Transcript of Ralph Novak’s Lecture on Scale Length and Tone to the 1995 G.A.L. Convention
     
  18. alexclaber

    alexclaber Commercial User

    Jun 19, 2001
    Brighton, UK
    Director - Barefaced Ltd
    It does but you're making one really fatal error. The response of an electric upright is nothing like that of an acoustic upright. Measure an acoustic upright double bass with an accurate microphone and you will find there is no audible fundamental content on the lowest notes. In fact there isn't much energy at all below 100Hz. Same with all non-amplified instruments apart from pipe organs. Even a huge grand piano has hardly any fundamental output on the lowest keys.

    In my opinion you should be aiming to reproduce the fundamentals well down to about 60Hz and below that you should accept that the 2nd harmonic is sufficient to get a great deep sound. However, you should also ensure that the cab has sufficient ability to reproduce all this low frequency energy with minimal distortion, otherwise the human brain will have much greater difficulty appreciating the tone of the note and calculating the fundamental based on the harmonic series (and that is exactly what it does, and not just the human brain, even animals' brains generate the fundamental from the harmonic series).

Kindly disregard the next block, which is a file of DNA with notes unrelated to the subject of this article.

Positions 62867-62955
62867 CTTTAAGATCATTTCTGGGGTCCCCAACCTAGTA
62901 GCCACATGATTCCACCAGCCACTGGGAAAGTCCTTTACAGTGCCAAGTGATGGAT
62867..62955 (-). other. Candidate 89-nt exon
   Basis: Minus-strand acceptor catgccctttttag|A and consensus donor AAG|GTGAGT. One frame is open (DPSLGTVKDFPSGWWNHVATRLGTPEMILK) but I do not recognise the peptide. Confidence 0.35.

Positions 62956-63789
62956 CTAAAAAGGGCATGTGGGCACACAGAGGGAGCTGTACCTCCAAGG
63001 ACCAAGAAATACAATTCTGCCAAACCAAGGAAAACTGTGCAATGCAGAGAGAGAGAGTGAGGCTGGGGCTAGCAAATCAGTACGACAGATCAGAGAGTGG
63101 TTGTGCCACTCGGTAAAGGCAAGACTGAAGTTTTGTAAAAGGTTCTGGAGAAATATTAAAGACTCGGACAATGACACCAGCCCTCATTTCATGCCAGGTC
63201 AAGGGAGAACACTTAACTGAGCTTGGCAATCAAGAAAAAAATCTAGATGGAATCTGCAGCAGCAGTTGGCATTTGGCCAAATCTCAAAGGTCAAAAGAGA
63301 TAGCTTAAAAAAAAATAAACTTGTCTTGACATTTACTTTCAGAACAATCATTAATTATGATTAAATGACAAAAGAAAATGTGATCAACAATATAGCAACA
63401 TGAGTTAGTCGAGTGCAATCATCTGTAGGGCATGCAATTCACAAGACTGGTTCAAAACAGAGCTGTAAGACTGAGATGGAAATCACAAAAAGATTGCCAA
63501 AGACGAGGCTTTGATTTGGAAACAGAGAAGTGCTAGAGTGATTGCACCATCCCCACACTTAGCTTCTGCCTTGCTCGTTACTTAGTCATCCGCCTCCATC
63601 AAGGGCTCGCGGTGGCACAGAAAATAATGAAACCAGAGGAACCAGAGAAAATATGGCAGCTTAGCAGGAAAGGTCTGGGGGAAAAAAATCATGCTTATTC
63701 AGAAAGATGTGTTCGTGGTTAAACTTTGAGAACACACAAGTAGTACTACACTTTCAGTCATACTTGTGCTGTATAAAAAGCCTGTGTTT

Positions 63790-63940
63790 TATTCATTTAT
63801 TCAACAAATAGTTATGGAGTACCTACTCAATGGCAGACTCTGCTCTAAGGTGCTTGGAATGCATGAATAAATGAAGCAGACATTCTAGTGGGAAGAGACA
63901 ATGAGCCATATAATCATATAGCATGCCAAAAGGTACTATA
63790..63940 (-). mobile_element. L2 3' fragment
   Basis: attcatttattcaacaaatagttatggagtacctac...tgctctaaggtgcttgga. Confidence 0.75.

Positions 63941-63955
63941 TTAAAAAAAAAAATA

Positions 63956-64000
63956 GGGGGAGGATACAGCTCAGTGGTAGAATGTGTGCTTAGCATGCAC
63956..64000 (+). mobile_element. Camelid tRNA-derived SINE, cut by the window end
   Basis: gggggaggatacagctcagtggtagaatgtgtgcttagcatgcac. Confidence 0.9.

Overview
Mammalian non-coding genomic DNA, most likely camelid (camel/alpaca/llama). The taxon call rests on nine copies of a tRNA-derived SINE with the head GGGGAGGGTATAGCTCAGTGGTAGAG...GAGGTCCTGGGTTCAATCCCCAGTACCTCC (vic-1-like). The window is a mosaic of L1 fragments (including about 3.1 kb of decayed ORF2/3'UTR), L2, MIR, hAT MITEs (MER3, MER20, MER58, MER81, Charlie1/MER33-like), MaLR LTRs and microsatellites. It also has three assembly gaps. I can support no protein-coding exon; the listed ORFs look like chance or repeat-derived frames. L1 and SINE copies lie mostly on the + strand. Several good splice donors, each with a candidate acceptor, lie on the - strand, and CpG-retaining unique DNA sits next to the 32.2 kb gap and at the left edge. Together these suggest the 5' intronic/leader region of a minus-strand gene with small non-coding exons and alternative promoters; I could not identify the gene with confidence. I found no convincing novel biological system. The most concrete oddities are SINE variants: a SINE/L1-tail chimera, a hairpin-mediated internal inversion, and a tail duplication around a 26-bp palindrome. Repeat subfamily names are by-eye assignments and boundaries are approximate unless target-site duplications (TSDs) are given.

Alex
     
  19. alexclaber

    alexclaber Commercial User

    Jun 19, 2001
    Brighton, UK
    Director - Barefaced Ltd
    Sorry but that is totally incorrect. This has been tested in accurate experiments and as I alluded to before, not just with humans. Read "This is your brain on music" for deeper elucidation - that guy knows his stuff!

    Alex
     
  20. billfitzmaurice

    billfitzmaurice Commercial User

    Sep 15, 2004
    New Hampshire
    Owner, Bill Fitzmaurice Loudspeaker Design
    Au contraire, it does, and for the same reasons. The only bass instrument which doesn't suffer too badly is a pipe organ, but lugging around a hundred or so pipes up to 64 feet long would tax even the Clair Bros.